Cheech was modest about Crust’s broader appeal to people who the bike industry usually ignores, as well as her role in assembling the team for Mid South. These riders are just her friends, and because she’s a woman of color, those people feel welcome to participate.

“For me to take my friends to Oklahoma — it’s an incredible experience, but nothing was forced about it,” she said

In his typical enthusiastic fashion, Wintle said the Crust team’s impact on his event went way beyond that.

“Mid South has always been a positive environment, but not like this. This year was something very special,” he said. “My dad was there, and he’s like, ‘I want to hang out wherever they're hanging out.’ They 100% elevated what we were already trying to do at Mid South, without us even talking about it ahead of time. They gave us exposure that we could have never have done on our own.”

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The Crust effect

Crust is far from the only company to help revitalize interest in steel bikes, touring, randonneuring, and a generally more relaxed approach to riding. All-City, Surly, and countless handbuilt brands deserve a lot of credit, too.

It just feels a bit different with Crust. Perhaps some of it is related to the style, informed by Cheech’s expert eye for fashion and design. When she met Whitehead, she was “running away from a boring desk job in corporate fashion” in New York City. They’re now selling a complete line of clothes alongside Crust bikes, called Casa Verde.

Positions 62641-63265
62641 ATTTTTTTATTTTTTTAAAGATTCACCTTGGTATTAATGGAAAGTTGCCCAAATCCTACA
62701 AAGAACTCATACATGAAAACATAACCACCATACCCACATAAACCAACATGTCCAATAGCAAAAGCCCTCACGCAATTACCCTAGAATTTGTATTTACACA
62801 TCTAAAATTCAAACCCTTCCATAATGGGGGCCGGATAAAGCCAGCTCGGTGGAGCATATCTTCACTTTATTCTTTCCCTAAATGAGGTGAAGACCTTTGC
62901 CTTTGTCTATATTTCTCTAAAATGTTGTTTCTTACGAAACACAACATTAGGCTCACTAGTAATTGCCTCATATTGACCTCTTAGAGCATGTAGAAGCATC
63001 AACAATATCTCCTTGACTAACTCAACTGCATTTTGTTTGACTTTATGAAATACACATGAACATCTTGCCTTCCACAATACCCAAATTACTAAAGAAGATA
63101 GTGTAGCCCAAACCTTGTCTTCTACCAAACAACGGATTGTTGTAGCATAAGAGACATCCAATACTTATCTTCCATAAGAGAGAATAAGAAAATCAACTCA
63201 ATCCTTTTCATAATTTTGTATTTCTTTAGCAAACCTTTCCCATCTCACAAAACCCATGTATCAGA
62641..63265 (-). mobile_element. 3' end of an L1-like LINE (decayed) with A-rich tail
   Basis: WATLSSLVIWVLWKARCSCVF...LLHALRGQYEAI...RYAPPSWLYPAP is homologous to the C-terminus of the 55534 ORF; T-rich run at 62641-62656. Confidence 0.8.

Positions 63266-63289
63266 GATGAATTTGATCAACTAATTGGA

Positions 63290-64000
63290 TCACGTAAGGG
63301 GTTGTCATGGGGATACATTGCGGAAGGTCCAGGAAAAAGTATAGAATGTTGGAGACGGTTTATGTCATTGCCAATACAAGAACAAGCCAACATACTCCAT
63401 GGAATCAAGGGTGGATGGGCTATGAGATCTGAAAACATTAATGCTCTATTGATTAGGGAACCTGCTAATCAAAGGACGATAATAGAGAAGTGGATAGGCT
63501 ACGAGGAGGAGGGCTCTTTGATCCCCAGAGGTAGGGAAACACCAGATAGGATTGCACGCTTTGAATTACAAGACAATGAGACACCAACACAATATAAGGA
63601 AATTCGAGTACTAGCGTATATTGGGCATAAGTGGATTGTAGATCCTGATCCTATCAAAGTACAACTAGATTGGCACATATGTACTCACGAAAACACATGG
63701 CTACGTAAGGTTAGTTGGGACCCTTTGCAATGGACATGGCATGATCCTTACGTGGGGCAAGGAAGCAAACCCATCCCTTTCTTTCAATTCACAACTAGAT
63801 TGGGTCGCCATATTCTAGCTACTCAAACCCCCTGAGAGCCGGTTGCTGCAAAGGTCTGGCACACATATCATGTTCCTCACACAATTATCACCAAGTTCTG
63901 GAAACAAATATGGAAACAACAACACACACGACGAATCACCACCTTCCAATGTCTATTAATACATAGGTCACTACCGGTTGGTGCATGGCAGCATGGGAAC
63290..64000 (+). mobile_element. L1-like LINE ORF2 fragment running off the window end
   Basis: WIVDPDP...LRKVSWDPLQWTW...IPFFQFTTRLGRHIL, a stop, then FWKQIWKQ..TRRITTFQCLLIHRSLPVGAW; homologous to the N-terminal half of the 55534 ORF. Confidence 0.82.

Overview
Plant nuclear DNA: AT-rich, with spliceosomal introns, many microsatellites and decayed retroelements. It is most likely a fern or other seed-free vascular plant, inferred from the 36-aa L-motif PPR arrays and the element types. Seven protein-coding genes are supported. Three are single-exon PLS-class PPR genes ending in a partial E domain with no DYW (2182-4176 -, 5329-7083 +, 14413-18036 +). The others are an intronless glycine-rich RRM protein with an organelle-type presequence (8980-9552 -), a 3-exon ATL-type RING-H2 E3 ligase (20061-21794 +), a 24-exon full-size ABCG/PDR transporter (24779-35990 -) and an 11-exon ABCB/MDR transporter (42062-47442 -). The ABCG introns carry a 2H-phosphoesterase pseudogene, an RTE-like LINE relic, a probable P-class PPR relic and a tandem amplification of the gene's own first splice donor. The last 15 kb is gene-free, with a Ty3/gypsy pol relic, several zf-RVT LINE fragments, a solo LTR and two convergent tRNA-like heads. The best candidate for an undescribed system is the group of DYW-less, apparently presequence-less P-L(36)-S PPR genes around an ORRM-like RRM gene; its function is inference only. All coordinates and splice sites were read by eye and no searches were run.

Cheech riding her Crust
Cheech has been part of Crust from the start, although she came from a background in fashion design, not cycling. Photo: Matt Whitehead

“I don't think Matt and I and Cheech are anti-bike industry, it's just separate from that. It's not the same thing,” said Wheeler. “It's just cool to have something that surprises you, like, oh, that's a bike company too. That’s a totally different thing.” 

Casa Verde is exactly as cool, casual, and stylish as you’d expect, based on Cheech’s background and the overall Crust vibe. It’s just one more way that Crust presents itself as a welcoming alternative to performance-centric lycra and carbon fiber. And appearances count for a lot. 

“I see it trickling down into big brands. Not only in the bikes, but in apparel too,” said Wintle. “Aesthetically, they're like, ‘Hey, are you into this? Does this look good? Is this a little bit, maybe, alternative? Then, maybe we should try it out.’ I'm seeing that all across the industry. And why did it take the bike industry so long to return to this?”

The “this,” is fun, practical, comfortable, durable bikes (and clothes) that bring more people into the fold. The “why” is a more shifty question.

“For the cycling industry to have more culture, there need to be people from different walks of life doing things genuinely." — Angelica “Cheech” Casaverde

Overall, the bike industry tends to be very risk-averse. Focusing on products that support established racing formats, made for existing, committed cyclists — it is the conservative choice. The accountants like it. 

“While all these big brands are having meetings, bouncing around, like, ‘Is this gonna sell? Is this gonna sell?’ Matt is just doing it, which kind of puts him at the forefront of what's happening a little bit,” said Cheech. “And then I think bigger brands kind of take notice and, you know, follow along. I think that's been at least my experience, with the Evasion.”

By now you may have realized that Whitehead, Cheech, and their company Crust did not set out to avoid risks. They didn’t plan to follow the bike industry’s lead. They willingly and frequently say that they didn’t care if Crust succeeded or if people bought the Bombora, Florida Man, or Evasion. They built what they wanted, what their friends wanted.

That turned out to be just what the bike world needed.